Should the system of ownership in the rural people’s commune go through a process of development? Or should the commune, as soon as it is set up, immediately have a complete system of ownership by the commune and can it immediately eliminate ownership by the production brigade. . . (which generally corresponds to the former higher-level agricultural producers’ cooperative)? Even now there are a good many people who still don’t recognize that the system of ownership by the commune must go through a process of development. Within the commune there needs to be a process of transition from ownership by a small collective, the production brigade, to ownership by a large collective, the commune and this process requires a period of several years before it can be completed. They mistakenly believe that as soon as the people’s commune is set up, the means of production, the manpower and the products of each production brigade can all be directly controlled by the leadership organs of the commune. They mistake socialism for communism, they mistake distribution according to labor for distribution according to need and they mistake collective ownership for ownership by the whole people. In many places they deny the law of value and deny the necessity for exchange at equal value. Thus, within the confines of the commune they carry out the levelling of the poor and the rich and equal distribution. They have transferred the ownership of some of the property of the production team upward without compensation; in the area of banking, they have recalled all loans in a good many rural areas, too. What is known as “equalization, transferring and recalling loans” has given rise to great fear and anxiety among the broad masses of peasants. So this is a most fundamental problem in our present relationship with the peasants. . .
Before the system of ownership by the whole people in the countryside has been put into effect, peasants are still always peasants and on the path of socialism they still always have a definite dual character. We can only lead the peasants step by step to divorce themselves from the system of ownership by a relatively small collective and move, by way of the system of ownership by a relatively large collective, toward ownership by the whole people. We cannot demand that they complete this process all at once, just as in the past we could only lead the peasants step by step to divorce themselves from the system of ownership by individuals and move toward the system of ownership by the collective. To move from an incomplete system of ownership by the commune to a complete, unitary system of ownership by the commune is a process of raising the comparatively poor production brigades to the level of production of the comparatively rich production teams. It is also a process of expanding the commune’s capital accumulation, developing the commune’s industry, accomplishing agricultural mechanization and electrification and accomplishing the industrialization of the commune and the industrialization of the nation. The things owned directly by the commune at the present time are still not many, such as commune-run enterprises, commune-run undertakings, the common fund and the welfare fund controlled by the commune, etc. Although this is the case, our great, glorious and brilliant hope also lies right here. Because the commune can draw its capital accumulation from the production brigades year by year and it can increase its capital accumulation from the profits of the commune-run enterprises and add to this the state’s investment, its development will not be very slow, but rather will be very rapid.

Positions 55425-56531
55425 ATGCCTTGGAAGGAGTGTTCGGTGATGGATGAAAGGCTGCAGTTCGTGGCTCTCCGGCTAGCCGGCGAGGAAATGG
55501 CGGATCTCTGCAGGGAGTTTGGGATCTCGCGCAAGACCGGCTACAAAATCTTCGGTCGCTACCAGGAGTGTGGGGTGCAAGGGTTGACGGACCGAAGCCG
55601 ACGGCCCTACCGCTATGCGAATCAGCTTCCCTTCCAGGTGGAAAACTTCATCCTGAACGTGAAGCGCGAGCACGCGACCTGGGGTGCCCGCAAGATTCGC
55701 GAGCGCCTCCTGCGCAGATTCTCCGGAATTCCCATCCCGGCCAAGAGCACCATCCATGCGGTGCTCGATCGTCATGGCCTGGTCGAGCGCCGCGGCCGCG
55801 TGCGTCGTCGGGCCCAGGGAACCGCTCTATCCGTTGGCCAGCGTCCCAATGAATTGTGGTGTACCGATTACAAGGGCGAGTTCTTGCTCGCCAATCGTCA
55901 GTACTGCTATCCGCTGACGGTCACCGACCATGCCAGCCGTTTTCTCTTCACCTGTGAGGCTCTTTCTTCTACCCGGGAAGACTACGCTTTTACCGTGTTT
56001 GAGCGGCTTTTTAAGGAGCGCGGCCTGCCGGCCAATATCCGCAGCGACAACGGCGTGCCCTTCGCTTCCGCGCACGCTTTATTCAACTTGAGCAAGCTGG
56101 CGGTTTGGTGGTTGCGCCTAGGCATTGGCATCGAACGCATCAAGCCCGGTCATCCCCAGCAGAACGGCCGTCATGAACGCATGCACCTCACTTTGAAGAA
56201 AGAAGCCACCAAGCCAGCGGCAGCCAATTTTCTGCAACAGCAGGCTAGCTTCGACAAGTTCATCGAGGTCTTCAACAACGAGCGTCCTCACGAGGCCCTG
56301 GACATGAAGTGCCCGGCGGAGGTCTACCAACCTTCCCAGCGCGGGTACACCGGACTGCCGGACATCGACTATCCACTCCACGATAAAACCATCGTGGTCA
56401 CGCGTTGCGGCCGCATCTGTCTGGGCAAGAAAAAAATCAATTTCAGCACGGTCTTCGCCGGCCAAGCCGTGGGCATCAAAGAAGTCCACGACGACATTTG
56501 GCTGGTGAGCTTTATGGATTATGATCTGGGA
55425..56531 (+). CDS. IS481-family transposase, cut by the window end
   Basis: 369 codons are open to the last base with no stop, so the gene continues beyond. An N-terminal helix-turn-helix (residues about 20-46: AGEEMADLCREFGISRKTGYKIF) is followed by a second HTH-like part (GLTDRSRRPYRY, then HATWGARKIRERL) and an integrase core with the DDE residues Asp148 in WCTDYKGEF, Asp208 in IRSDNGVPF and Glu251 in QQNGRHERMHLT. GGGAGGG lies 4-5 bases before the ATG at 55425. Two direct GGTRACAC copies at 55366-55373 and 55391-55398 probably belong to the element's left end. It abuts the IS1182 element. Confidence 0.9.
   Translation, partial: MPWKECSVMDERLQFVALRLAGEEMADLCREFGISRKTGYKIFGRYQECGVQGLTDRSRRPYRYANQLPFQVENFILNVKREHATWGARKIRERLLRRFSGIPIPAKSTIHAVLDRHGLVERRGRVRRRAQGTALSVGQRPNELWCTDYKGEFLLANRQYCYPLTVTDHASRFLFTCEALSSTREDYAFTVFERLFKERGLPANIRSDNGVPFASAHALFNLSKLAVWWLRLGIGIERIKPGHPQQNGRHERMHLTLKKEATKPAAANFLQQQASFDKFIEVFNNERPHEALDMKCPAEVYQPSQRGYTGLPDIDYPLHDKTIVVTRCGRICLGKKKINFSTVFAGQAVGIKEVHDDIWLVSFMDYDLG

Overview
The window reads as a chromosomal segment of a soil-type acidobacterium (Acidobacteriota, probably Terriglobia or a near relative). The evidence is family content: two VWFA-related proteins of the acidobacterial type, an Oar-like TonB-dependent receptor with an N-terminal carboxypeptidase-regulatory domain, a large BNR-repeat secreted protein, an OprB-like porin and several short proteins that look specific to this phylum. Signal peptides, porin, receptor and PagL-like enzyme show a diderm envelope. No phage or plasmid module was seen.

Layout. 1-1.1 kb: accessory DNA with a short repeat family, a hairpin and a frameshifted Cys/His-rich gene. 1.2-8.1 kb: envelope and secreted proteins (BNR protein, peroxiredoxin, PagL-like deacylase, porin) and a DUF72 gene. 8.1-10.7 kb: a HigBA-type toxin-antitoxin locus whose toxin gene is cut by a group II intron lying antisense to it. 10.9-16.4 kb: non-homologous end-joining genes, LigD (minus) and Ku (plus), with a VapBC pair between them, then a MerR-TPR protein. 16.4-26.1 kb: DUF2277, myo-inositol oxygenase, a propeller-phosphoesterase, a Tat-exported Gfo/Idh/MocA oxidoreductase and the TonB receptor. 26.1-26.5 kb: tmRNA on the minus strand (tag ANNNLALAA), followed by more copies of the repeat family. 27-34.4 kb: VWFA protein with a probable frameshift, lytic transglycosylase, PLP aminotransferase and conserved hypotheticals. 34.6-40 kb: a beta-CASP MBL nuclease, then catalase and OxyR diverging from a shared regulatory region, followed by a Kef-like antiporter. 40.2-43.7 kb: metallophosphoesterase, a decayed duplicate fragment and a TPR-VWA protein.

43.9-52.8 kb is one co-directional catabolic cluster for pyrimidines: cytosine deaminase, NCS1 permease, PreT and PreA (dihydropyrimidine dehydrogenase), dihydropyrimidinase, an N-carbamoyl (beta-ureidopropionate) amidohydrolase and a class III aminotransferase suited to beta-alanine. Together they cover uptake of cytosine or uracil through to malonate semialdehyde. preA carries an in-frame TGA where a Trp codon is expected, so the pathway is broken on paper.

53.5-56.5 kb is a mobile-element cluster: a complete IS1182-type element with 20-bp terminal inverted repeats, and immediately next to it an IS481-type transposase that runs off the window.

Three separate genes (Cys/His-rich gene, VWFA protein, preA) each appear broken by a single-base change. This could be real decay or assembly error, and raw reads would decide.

With regard to the question of state investment, I propose that within seven years the state invest in the communes between several billion and more than ten billion yuan to help the communes develop industry and help the poor production brigades develop their production. I believe that it won’t be very long before the poor communes and poor brigades will be able to catch up with the rich communes and rich brigades and develop tremendously. Once the communes have acquired great economic power, we will be able to put into effect a complete system of ownership by the commune and can also proceed to put into effect the system of ownership by the whole people besides. As for time, about two five-year plans are needed. Hurrying won’t do. . . This is also precisely what the Pei-tai-ho Resolution said, that it will take three or four years, or five or six years, or even a bit longer. After that, we will go through several more developmental stages and in fifteen or twenty years or a bit longer, the socialist commune will develop into the communist commune. . . .